Sid DeBoer, CEO of, the nation’s eighth-largest dealership chain, is something of a visionary.
He wants Lithia to become the Amazon.com of the car business. “That’s how customers are going to buy cars – on the Web,” he says.
A few of them already are. A lot of them currently are doing much preliminary work before heading to the dealership to wrap up the deal and take delivery of the vehicle.
“We’re trying to sell cars differently, in a low-cost way,” DeBoer says.
Many auto industry observers think the Internet will drive down dealership advertising and marketing costs. That may happen some day. But it isn’t happening now.
Instead, the Internet has created an extra layer of automotive marketing, one that requires its due share of payment.
In the pre-Internet days, dealers advertised in newspapers and on radio and TV to get people into their showrooms.
Now, dealers advertise with those so-called “traditional media” to get shoppers to dealership websites as a prelude to eventually getting them to the showroom.
Perhaps that ultimately will change, and customers will beeline to the websites or get to them via search-engine marketing (an expense unto itself, and often not a cheap one). But for now, a lot of offline advertising is spent on trying to get people online.
Dealers’ websites have come a long way from the early days when they were electronic sales brochures. The good ones now offer rich content and functionality, allowing users to look at inventory, pricing, finance offerings and the like.
Still, many dealership websites are counter-intuitive and hard to navigate, says Joe Lescota, automotive marketing chairman at Northwood University in Midland, MI.
The opportunities to sell cars online are huge, he says. “But websites are going to have to get better.”
There are wide differences of opinion on how best to use traditional advertising to get people to dealer websites.
Michael Baker, CEO of the Baker Auto Group, a chain of 10 new-car dealerships in the San Diego area, says radio spots are the best way to push people to his websites.
“You’d think it would be TV because it’s visual, but radio works for us,” Baker tells me. “The reason is that you can repeat your URL in a radio ad. But the web address has to be simple and easy to remember.”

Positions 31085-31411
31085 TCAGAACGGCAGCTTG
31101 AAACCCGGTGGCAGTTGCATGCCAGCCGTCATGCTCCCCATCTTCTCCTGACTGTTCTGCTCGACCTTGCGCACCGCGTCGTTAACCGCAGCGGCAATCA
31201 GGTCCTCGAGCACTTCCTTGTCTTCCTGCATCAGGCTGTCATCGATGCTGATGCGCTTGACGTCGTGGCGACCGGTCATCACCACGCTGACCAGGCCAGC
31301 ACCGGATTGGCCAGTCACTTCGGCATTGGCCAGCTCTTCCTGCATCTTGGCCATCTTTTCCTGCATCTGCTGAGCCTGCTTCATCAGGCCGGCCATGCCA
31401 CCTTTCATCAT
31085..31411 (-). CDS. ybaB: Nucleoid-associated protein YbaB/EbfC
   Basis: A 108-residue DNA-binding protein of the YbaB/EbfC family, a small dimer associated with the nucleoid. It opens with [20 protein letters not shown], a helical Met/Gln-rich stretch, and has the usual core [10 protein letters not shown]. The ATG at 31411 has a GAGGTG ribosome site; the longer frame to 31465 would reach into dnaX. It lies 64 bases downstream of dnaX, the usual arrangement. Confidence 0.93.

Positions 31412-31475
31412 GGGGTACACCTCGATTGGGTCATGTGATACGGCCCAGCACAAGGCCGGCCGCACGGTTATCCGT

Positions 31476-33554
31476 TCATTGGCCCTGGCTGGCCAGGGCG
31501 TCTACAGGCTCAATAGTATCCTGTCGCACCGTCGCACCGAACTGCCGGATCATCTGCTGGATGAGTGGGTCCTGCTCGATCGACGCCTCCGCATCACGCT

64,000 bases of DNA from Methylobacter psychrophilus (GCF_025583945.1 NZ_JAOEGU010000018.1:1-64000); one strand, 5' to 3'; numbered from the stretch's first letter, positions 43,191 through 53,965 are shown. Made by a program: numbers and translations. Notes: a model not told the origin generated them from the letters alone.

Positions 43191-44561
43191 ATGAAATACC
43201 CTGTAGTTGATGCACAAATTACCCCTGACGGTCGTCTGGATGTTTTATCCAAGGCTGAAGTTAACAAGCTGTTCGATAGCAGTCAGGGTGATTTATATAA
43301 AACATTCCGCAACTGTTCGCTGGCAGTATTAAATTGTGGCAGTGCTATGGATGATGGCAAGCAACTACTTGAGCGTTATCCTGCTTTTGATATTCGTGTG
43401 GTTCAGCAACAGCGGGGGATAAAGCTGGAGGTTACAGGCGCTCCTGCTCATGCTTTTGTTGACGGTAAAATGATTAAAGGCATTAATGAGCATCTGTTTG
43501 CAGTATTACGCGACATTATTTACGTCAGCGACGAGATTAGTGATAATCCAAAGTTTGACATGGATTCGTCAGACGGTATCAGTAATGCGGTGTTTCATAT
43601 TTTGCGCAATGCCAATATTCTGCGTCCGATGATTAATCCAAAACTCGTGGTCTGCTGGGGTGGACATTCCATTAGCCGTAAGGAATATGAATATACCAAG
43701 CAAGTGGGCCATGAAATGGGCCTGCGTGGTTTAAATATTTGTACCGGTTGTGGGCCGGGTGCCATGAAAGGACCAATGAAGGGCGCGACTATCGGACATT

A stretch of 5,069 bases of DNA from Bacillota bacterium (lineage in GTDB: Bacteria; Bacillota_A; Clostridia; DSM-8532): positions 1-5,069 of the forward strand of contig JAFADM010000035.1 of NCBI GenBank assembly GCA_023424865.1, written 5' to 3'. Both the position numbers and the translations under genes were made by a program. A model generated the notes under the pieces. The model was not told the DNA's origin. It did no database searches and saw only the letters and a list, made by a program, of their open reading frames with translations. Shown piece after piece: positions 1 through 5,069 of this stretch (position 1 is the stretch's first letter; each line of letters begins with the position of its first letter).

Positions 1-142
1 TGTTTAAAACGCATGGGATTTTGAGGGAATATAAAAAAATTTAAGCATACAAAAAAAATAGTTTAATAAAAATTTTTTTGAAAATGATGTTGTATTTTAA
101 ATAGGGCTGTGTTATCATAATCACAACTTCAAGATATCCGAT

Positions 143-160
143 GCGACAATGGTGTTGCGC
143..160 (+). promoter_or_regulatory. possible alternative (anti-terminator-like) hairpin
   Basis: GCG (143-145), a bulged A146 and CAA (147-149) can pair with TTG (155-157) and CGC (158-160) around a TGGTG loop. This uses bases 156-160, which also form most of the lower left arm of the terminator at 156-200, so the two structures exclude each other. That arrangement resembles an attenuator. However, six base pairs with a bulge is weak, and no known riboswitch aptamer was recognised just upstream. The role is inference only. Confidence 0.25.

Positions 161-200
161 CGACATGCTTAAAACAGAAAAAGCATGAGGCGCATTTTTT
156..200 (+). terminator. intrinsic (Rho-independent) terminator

In contrast, Melissa Goodis, interactive media manager for Crispin Porter and Bogusky, an ad agency in Miami, says TV advertising most effectively routes prospects to a dealership website.
Maybe it depends on the market. But are people really that different? Are residents of San Diego more tuned in to radio opposed to the TV viewers of Miami?
Although the Internet hasn’t made car dealers superfluous – as some seers wrongly predicted last decade – it has changed some basics of auto retailing.
For instance, today’s car buyers expect pricing information and transactional transparency from the get-go. That has altered the way many dealerships do business.
“We built a culture that wanted to maximize gross profit,” DeBoer says. “But our research found that customers want information up front.”
The Internet gives it to them, as well as dealer wholesale costs for vehicles. Even the National Automobile Dealers Assn. website offers up dealer invoice prices.
Presumably, some offline car buyers always will want to partake in “the dealership experience.” But the Internet could make that group an endangered species.
Accordingly, some dealers wonder if they need to build those stunning (and expensive) dealerships that auto makers insist upon.
“I don’t think big showrooms help sell cars,” says Mike Maroone, president of, the nation’s largest dealership chain. “Two-thirds of our customers are on the Internet.”
But the showroom remains the place where the vast majority of car deals are consummated. At least for now.